Every year on this day, a vague, blurry memory of old Epiphany day celebrations in Cyprus pops in my mind. It’s a bright, sunny winter morning in Nicosia. I’m about 10 years old, I’m wearing a pretty dress and my little sister, a few years younger and I are going around to everyone at my grandpa’s house where the family was gathered saying Καλημερα τζιε τα Φώτα τζιε την πουλουστρινα πρωτα. ( It’s difficult to translate and won’t make much sense but Good morning, the Epiphany and a gift first).
They would all give us some money as a gift and we’d eat homemade loukoumades (Greek honey soaked dough balls) and then throw some on the roof to keep Kallikantzarous away. I’ve always found the Kallikantzarous folklore fascinating.
(Thank you to my sisters for this, the middle one for getting loukoumades for the family and the youngest for the pictures. I can’t taste them unfortunately but I could imagine how delicious they are).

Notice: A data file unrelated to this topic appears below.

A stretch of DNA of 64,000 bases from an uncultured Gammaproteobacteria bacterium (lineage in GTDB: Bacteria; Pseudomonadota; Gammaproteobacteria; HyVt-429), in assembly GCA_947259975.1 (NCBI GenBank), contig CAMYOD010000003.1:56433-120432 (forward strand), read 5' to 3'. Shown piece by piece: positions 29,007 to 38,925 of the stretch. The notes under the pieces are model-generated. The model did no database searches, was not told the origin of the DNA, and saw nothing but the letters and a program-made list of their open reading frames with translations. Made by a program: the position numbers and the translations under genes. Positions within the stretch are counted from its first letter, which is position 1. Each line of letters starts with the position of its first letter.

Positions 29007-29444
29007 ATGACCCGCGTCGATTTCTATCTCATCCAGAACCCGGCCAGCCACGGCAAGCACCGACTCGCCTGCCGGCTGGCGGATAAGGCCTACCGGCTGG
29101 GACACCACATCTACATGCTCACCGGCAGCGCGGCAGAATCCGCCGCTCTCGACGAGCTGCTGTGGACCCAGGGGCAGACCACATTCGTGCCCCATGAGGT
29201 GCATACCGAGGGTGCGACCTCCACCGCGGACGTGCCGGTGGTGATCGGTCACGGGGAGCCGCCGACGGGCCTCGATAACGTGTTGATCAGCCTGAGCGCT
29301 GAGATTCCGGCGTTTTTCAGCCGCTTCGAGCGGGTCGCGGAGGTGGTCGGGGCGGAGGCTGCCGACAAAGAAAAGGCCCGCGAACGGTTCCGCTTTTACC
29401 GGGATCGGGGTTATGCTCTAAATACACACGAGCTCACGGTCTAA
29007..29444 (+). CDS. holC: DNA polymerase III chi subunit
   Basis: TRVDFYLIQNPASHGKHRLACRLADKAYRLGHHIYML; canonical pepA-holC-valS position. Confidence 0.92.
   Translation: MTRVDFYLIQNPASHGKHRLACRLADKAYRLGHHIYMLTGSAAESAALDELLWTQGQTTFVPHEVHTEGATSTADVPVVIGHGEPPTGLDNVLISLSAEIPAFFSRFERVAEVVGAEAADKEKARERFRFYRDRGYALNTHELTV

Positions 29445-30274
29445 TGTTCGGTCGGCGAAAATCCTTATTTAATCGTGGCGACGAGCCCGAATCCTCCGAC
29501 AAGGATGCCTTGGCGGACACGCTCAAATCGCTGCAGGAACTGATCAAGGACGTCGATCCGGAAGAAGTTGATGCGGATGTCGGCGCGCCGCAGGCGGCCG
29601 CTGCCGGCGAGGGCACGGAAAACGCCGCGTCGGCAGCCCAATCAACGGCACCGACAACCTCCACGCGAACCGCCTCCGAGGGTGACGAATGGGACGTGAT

Kallikantzaroi (goblins) live underground, sawing the world tree so it will fall and destroy the Earth, but when they are about to do so, it’s Christmas day which means they can come to the surface and cause trouble to humans.
On the Epiphany (6 January), the sun starts moving again, and they have to go back and continue sawing. Whilst they were away the world tree has healed itself, because of the magic of Christmas, so they must start working all over again. This happens every year.
In Cyprus we throw loukoumades on the roof tops to keep them away from us on their last day and we sing the infamous Τιτσί τιτσι λουκάνικο, κομμάτι ξεροτήανο, να φάτε τζαι να φύετε. Also it is believed that they are scared of Holy Water and that’s why priests go to each house in the neighbourhood sprinkling Holy water from the Epiphany morning service.
And this is the story of Kallikantzaroi.